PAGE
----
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Why when GP a flare it doesnt count as a successful GP? It gives points but aint worth destroy it if its used as a lure. Also why devs didnt give a dash movement to NH but rather a "skill" to jump higher which its useless since survivors can dropkick 10ft on the air? Im not asking for a fix Im just curious.

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I'd guess that Hunter'd be able to GP too much in quick succession concerning flare. The high jump skill in combination with "demon speed" is very hard to target with dropkick as a survivor as you can see in the video I posted on the subject some weeks ago:



At around 2:00 min you see it in context of open field to get an idea of possible moves.


To be clear, I'm not pushing for some fix, buff, or nerf. This thread started out as nothing other than a gut feeling that hitboxes got smaller or that sneaky stuff was going on to help hunter wins. And although technically incorrect, that gut feeling remains the same for a valid reason: dozens of measures I pointed towards working in harmony to raise agility of hunter while nerfing or restricting survivor abilities/agility make survivor players' gaming experience take a hit. 


The reason this remains in our community's blind spot is that we rightfully pushed for hunter to be strengthened and it feels treacherous to now be advocating something that seems to oppose that. But I don't oppose the changes, especially since they are fun from hunter side. All I'm stating is that the current BtZ survivor, in terms of playing experience, is too weak and too slow NOT merely for wins, but more importantly for fun play. We see that strengthening hunter in these ways cuts into parkour, which is a key feature of the character. The campaign was fun imho because of the parkour while BtZ seems to exist despite parkour, with skilled survivors doing everything to avoid the animations that serve them up to the hunter for a quick pounce.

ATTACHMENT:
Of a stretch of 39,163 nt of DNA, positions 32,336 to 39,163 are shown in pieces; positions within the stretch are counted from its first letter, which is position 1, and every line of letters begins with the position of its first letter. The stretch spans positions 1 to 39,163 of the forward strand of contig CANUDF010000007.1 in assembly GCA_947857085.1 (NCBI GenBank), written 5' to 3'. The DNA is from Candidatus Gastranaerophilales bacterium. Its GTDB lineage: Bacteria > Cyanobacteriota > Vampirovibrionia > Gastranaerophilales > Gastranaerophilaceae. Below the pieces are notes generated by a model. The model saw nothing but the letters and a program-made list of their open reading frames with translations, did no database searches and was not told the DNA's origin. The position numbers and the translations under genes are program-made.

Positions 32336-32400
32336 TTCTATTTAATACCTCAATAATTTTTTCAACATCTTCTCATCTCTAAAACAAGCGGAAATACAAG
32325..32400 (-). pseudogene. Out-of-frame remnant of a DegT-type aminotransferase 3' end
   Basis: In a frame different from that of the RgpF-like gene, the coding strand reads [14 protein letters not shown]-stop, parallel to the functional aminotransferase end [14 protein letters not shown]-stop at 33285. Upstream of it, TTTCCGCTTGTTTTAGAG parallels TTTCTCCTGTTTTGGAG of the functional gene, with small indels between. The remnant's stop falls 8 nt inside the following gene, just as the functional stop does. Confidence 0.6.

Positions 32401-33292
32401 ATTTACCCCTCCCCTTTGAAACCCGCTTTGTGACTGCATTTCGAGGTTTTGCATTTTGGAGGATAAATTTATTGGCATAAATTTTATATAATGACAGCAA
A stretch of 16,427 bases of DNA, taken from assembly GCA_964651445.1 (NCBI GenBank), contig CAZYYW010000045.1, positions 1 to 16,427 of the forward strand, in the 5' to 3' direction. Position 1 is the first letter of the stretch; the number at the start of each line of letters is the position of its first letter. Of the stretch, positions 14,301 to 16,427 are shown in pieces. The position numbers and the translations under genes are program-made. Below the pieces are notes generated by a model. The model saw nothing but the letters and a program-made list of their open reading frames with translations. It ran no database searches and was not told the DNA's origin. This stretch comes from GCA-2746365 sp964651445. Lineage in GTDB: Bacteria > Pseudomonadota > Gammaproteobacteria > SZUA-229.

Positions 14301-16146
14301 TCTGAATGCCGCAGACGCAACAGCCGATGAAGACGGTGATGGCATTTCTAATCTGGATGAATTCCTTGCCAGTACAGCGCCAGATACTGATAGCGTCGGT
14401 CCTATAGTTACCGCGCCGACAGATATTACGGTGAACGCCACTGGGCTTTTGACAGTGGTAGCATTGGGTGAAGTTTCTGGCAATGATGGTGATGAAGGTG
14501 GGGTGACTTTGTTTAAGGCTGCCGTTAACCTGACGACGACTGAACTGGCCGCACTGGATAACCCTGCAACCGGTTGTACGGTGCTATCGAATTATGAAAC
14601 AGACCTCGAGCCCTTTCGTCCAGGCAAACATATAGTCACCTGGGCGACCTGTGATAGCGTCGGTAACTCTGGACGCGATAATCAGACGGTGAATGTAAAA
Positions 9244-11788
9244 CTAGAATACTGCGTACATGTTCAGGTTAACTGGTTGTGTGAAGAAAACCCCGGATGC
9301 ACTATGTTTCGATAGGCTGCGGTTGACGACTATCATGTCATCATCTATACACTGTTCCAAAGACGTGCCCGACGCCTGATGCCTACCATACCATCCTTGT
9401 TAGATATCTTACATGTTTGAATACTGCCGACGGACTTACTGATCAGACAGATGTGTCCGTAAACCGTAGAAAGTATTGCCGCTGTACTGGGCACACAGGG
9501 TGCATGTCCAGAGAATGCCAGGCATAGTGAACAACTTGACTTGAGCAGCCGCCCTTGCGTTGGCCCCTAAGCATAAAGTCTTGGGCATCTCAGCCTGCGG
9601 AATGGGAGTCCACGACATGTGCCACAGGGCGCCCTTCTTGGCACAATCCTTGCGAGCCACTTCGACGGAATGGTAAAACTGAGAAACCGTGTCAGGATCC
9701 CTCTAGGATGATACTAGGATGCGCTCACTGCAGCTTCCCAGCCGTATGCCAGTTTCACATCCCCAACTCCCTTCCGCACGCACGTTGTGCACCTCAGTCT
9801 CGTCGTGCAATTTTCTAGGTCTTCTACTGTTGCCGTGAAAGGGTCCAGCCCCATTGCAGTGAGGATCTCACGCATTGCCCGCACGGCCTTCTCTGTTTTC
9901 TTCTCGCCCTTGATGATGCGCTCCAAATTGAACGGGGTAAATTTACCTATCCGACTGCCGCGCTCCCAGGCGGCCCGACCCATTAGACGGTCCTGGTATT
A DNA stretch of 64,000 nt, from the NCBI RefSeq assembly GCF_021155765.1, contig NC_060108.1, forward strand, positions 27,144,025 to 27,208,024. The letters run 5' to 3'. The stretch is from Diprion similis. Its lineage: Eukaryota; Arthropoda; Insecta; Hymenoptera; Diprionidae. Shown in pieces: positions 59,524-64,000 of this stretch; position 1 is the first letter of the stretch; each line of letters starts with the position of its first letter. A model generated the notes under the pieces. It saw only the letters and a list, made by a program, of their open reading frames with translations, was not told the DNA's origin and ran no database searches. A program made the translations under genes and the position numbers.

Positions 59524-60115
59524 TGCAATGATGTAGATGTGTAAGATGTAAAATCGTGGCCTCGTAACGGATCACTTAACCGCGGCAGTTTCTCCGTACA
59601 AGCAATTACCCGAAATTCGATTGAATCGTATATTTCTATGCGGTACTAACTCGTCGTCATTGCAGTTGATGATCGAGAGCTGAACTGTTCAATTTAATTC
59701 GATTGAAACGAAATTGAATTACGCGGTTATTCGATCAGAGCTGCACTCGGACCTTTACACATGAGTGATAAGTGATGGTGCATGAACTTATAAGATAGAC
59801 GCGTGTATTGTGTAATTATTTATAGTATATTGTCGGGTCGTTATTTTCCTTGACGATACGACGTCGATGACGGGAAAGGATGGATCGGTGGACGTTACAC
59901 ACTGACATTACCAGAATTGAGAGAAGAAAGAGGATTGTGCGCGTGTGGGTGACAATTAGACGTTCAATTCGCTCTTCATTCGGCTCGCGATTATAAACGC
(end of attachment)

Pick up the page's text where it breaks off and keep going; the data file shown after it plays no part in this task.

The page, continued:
In the sense of freedom of movement, today's survivor in BtZ feels somehow like a limited, handicapped version of last year's Crane. The buggy does not provide the right kind of compensation for this, especially since it can only be used on new maps. But the hunter changes were awesome. It is just a bit too much to nerf Crane to this degree, without giving the old dog some new tricks, aside from some guns/crossbows, which are not mobility related. In terms of parkour playing experience: It feels like last year survivors were driving some sports car as smooth as silk and that this year, they drive some cheap vehicle with paint job coming off that won't even start reliably. Nobody wants last year to return, but folks do want to enjoy their rides somewhere, or not?


Imho survivors should be able to grapple more freely and, with exception to e.g. advantageous exploits for killing nests faster with two handed weapons, removing the funky things survivors could do with the grappling hook (such as fly up walls; I once saw a hunter catch a DFA from a survivor on top of Brecken's tower lol) is a bit joyless. To be honest, I hoped they'd use these types of grapple moves for a new hierarchy of ninja style skills Crane could pull off... to say get himself out of that absurd AoE (this area could have some Tom Clancy Night Vision goggle animation to mark it, if this mechanism is kept) sleep animation during hunter's tackle, launch himself out of GP range with the right kind of prediction and situational awareness, types of mega jump with cool down etc. :ph34r:


TL;DR And no, nobody wants OP survivor again, but he has to be somehow fun to play, and feeling like sneaky measures have been taken to make survivors loose, is exactly what an excessively limited playing experience, in context of a game with quick pace that emphasizes quick action and freedom of movement in an open world, would feel like.

Edited by Chickeninja

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Too much survivor grappling hook would be a bit tough for beginning hunters; especially as survivor numbers increase, only the best hunters out there can keep track of what's going on. Too little survivor grappling hook, and many rooftop chases, battles, and predictions involving the fun vertical aspect of the game will never take place. That's why gameplay is more joyless to me with current system: simple preference of complex, multi-level rooftop action over more predictable ground level battles and random horde mechanics.

Edited by Chickeninja